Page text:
The need for migration all started when I was building a chatbot about myself using Netlify’s serverless functions. The backend worked fine locally, but when I tried to deploy my site, I kept getting an error on Netlify’s build process: “maximum call stack exceeded”. After doing some research online, I figured out it was either a recursive element in my code or possibly an issue with a dependency, maybe some circular dependency issue (hint hint).
I created a ticket on Neltify Support to ask for help with the bug. While they acknowledged the issue and stated their devs were working on it, a solution wasn’t immediately available. I knew Netlify’s serverless functions were built on AWS Lambda, and so I decided that this might be a good time to migrate to AWS. I thought I’d be able to fix this problem myself and get more detailed error logs on the issue I was facing. Little did I know, it would be much more difficult than I orginally imagined.
My backend was having trouble with Lambda, even though I had the hnswlib-node package installed and uploaded, my code was having trouble importing the package in the Lambda environment. After doing research on the topic, I found some people having common issues on github and the issues weren’t yet closed meaning that there wasn’t one verified solution to the problem. It did seem like Amazon was aware of this issue and an issue with the Faiss library aswell and aim to add support on Lambda to eventually problems.
My theory after learning a little more is that the the natively compiled hnswlib-node binary was not working seamlessly with AWS Lambda, despite using the same X86 ISA and the same Node runtime. I did manage to find a workaround to the issue through containzering my backend on ECR and using Lambda to execute the image.
After getting my backend situated, I started the process to transfer my domain ownership from Netlify to name.com. I wanted to use Route 53 to route my domain name, but it turns out Route 53 does not support .dev domains, and so I created a hosted zone on Route 53 and tweaked the DNS settings on name.com. Once done, Route 53 pointed my domains to my CloudFront distribution I created which served my S3 bucket.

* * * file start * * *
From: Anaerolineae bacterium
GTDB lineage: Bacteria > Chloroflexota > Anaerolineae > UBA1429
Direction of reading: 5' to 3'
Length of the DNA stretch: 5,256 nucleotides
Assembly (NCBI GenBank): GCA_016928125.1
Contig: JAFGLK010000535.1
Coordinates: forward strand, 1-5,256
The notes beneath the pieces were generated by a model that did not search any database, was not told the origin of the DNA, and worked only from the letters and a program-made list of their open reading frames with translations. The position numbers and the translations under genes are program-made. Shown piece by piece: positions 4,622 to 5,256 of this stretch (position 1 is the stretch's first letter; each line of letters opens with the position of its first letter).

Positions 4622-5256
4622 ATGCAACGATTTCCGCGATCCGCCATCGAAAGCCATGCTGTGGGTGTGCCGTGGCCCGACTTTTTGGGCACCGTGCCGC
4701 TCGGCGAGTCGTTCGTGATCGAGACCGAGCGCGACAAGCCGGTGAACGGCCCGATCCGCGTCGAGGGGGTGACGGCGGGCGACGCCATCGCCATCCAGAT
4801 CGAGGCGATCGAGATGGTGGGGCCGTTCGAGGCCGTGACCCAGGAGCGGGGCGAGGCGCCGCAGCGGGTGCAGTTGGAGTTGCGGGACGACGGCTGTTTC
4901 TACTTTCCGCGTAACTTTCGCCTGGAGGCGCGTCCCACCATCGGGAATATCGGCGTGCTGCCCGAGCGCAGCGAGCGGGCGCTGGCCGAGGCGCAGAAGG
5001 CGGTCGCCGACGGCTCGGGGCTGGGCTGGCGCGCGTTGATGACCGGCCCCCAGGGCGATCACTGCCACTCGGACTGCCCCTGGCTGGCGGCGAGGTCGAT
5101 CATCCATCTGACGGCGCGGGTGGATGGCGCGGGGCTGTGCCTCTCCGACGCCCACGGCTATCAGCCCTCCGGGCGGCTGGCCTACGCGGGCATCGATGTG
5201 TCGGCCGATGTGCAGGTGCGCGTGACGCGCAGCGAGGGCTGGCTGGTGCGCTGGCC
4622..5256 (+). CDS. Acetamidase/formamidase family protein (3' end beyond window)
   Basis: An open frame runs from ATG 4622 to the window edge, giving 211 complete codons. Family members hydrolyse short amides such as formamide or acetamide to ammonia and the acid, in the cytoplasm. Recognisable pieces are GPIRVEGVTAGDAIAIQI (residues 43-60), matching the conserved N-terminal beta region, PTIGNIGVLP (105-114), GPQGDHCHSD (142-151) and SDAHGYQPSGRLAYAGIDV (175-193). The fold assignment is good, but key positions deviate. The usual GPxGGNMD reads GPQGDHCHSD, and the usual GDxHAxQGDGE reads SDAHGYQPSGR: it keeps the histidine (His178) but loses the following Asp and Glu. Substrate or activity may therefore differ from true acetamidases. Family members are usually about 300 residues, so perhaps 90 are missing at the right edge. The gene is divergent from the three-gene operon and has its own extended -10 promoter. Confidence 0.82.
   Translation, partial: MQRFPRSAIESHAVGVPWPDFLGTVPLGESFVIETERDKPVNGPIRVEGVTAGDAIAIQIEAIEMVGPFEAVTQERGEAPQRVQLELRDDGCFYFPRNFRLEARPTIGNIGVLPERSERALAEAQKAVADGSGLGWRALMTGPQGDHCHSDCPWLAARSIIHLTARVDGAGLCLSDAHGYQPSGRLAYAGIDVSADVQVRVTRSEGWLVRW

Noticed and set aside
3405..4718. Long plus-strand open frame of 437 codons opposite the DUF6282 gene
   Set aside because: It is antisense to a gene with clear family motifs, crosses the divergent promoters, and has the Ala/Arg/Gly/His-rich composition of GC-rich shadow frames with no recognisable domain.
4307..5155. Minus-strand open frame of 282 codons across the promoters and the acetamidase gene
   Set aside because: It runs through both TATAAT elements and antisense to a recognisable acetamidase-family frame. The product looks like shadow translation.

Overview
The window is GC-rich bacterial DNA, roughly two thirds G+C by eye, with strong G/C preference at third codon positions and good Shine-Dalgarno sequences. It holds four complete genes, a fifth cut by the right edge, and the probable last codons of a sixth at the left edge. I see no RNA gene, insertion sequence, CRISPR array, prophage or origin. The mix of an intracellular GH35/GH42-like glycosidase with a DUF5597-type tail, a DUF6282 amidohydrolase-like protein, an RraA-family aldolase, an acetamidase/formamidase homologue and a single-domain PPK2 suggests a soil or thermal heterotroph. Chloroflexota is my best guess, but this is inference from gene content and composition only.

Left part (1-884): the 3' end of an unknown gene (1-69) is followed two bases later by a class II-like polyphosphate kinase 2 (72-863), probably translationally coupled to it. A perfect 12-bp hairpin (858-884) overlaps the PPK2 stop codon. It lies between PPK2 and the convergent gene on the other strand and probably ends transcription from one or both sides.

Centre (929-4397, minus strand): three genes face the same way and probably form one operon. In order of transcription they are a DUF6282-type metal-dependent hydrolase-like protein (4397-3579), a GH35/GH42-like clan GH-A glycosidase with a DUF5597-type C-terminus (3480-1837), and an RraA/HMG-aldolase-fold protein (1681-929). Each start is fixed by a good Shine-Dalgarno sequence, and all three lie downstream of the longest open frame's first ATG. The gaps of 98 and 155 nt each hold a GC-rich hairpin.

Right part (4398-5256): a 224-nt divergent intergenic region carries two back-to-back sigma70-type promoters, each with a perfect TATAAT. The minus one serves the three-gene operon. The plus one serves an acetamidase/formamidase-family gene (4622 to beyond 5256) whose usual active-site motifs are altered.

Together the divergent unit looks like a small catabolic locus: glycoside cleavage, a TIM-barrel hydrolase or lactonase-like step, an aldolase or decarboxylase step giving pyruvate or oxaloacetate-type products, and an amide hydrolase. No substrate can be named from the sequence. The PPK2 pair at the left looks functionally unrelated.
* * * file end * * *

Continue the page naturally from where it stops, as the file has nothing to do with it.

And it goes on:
I employed AWS API Gateway to act as a trigger for my Lambda function, providing an endpoint for my frontend to make requests to. It was relatively simple but introduced some CORS issues on API Gateway (which I managed to resolve relatively quickly) to CORS issues with preflight request complications my Lambda and CloudFront.
After doing more debugging and research, I found that CloudFront caching settings was stripping my CORS headers, as well as the Lambda function timing out, were the real problems behind my CORS errors. Disabling caching seemed to fix the problem, but this is pretty inefficent and I plan on simply whitelisting the CORS headers in the future. Tweaking the Lambda timeout was the final fix and resulted in a fully connected functional website hosted on AWS. Seeing PranavBot functional was incredibly satisfying.
With everything in place, I integrated a GitHub Action to automatically build and deploy my content to the S3 bucket. The migration to AWS was finally complete.
Each new solution to an issue I’d face would introduce another challenge requiring a workaround and knowledge of the how the cloud services interacted. It wasn’t easy, but the end result was worth the effort. I remember the exhilirating feeling I got when I finally managed to get a functional backend after completing the migration. I believe the best way to learn is to do and this experience was akin to a crash course in cloud infrastructure. I’m glad I went through this process, and I know next time I’m armed with the knowledge to make this a lot easier!